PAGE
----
What Is Jewish Unity?

September 4, 2013
Despite our differences, can we get along?

This year, the Torah portions Nitzavim and Vayelech were read together on Aug. 30. However, Nitzavim is considered to be related to Rosh Hashanah and Vayelech to Yom Kippur. Both parshiot have similar messages — they speak about Jewish unity. According to Torah commentators, on Rosh Hashanah (in Nitzavim), the Jewish unity referred to is unity above, in Heaven. Yom Kippur, in contrast, is about unity below, on Earth.

Vayelech begins by saying that “Moshe went and spoke the following words to all Israel,” meaning he spoke to all Jews in the same way. The portion concludes with Moshe addressing “the entire assembly of Israel” — all Jews, together, in a united manner. (In that portion, we learn about the mitzvah of hakhel, the commandment to gather the people; the term is translated as “congregation.”)

One major Yom Kippur Jewish law and tradition is reuniting with those from which you are estranged — a coming together, a reconciliation and rejuvenation. In this spirit, the JT approached a diverse cohort of Jews and asked them for their perceptions, possible misperceptions and nagging questions about Jews who they see as different from themselves. Then, the JT asked area rabbinic figures for clarification and answers. (See “Myth or Fact?”)

The not-unexpected revelation: The Jewish world is not black and white. However, neither is it gray. The Jewish people are many colors.

Finally, five local rabbis — one mainstream Orthodox, one Modern Orthodox, one Conservative, one Reform and one Reconstructionist — were asked the following questions: “What is Jewish unity? Despite our differences, can we get along?”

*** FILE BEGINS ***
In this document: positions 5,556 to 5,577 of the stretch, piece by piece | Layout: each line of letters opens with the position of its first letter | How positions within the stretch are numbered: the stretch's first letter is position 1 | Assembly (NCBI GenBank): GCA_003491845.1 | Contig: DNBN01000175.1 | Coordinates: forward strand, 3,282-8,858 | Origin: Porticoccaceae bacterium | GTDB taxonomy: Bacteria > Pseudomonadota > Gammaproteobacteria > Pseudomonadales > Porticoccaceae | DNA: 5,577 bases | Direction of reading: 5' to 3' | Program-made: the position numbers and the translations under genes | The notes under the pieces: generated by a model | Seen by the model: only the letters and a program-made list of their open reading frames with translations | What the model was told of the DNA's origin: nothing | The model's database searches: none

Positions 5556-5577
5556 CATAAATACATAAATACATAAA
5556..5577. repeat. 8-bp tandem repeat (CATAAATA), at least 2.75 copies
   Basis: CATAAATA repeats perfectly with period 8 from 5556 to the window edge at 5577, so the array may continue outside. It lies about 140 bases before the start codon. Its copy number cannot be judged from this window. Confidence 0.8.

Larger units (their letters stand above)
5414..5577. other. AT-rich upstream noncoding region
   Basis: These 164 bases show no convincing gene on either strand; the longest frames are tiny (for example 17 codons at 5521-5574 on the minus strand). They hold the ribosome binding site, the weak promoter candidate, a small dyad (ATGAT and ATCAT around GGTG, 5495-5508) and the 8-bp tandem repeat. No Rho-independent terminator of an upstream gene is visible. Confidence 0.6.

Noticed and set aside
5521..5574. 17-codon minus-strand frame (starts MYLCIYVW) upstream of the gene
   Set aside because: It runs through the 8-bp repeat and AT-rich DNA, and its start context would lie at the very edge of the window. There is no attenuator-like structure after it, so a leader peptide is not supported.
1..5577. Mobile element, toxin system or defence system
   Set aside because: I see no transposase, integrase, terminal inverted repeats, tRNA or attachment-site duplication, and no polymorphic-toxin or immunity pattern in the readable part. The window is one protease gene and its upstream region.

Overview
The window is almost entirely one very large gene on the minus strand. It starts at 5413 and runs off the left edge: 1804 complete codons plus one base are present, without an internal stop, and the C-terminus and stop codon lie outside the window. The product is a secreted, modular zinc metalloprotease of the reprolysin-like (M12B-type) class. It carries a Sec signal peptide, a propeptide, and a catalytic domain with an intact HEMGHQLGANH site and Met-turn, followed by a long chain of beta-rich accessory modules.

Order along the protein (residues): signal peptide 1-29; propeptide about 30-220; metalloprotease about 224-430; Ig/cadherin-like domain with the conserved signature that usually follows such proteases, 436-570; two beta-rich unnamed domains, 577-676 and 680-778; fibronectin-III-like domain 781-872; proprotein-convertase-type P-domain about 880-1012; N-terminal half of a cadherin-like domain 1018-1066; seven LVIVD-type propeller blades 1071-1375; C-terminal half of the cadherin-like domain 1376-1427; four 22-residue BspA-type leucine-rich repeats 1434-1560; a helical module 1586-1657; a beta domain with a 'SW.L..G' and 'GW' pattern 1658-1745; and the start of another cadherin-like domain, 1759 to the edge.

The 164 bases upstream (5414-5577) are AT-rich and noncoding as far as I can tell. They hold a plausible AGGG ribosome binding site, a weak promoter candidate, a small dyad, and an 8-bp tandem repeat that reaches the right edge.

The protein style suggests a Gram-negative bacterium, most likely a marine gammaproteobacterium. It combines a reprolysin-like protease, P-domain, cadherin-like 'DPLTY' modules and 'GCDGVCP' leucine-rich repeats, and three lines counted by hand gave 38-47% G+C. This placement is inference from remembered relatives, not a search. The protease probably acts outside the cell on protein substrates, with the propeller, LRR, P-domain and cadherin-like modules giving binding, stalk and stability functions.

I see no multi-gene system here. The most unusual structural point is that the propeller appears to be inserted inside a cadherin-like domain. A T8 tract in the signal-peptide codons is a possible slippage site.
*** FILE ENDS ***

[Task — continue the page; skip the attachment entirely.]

The answers: Yes, no and maybe.

Herein lies the debate: Is Jewish unity the uniting of disparate levels of Jews or is it that all Jews are entirely equal?

The answer is inconclusive; we welcome your feedback.

The JT team wishes you an easy and meaningful fast.

— Maayan Jaffe

 

Myth Or Fact?

Assumptions About The Orthodox

By Maayan Jaffe
All Orthodox women shave their heads
“Absolutely not,” said Rabbi Chayim Lando, director of the Learning Institute for Torah Empowerment.

Rabbi Yitzchok Lowenbraun, director of the Association for Jewish Outreach Programs, seconded that statement, explaining that this is something many Chasidic women do. He noted that in the areas of modesty and intimacy, many women strive to go above and beyond what is required by the Torah. He also conjectured that it might derive from the practice of ritual immersion; a woman cannot have any tangles in her hair when she dunks in the mikvah (ritual bath).

Rabbi Lando surmised that the source of the tradition might be a story in the Talmud, which notes that one man, Pinchas, had “a whole bunch of sons who were Kohanim Gedolim. The Gomorra says that Pinchas was rewarded because the beams of the house never saw [his wife’s] hair.”

All observant Jews are Republican
“On any number of ethical, moral and political issues, the Orthodox community is naturally going to be more on the conservative side,” said Rabbi Yaakov Menken of Torah.org. “But that is by no means monolithic.”
Rabbi Menken cited several local Jewish leaders who are registered Democrats and said this is a personal decision.

So, too, did Rabbi Lowenbraun, who noted that “people should vote their conscience and for their ideas and values. You vote for people, not parties.”

Rabbi Lando said with regards to some major issues, the Republicans’ viewpoints tend to better jibe with those of the Orthodox community, especially those concerning pro-family values and Israel.

“Take abortion,” said Rabbi Lando. “I would not agree with the way the Christian right approaches abortion. It is a misnomer to think the views of Orthodox Jews on a lot of issues necessarily correlate with the Christian right. There are some similarities, but this is not across the board.”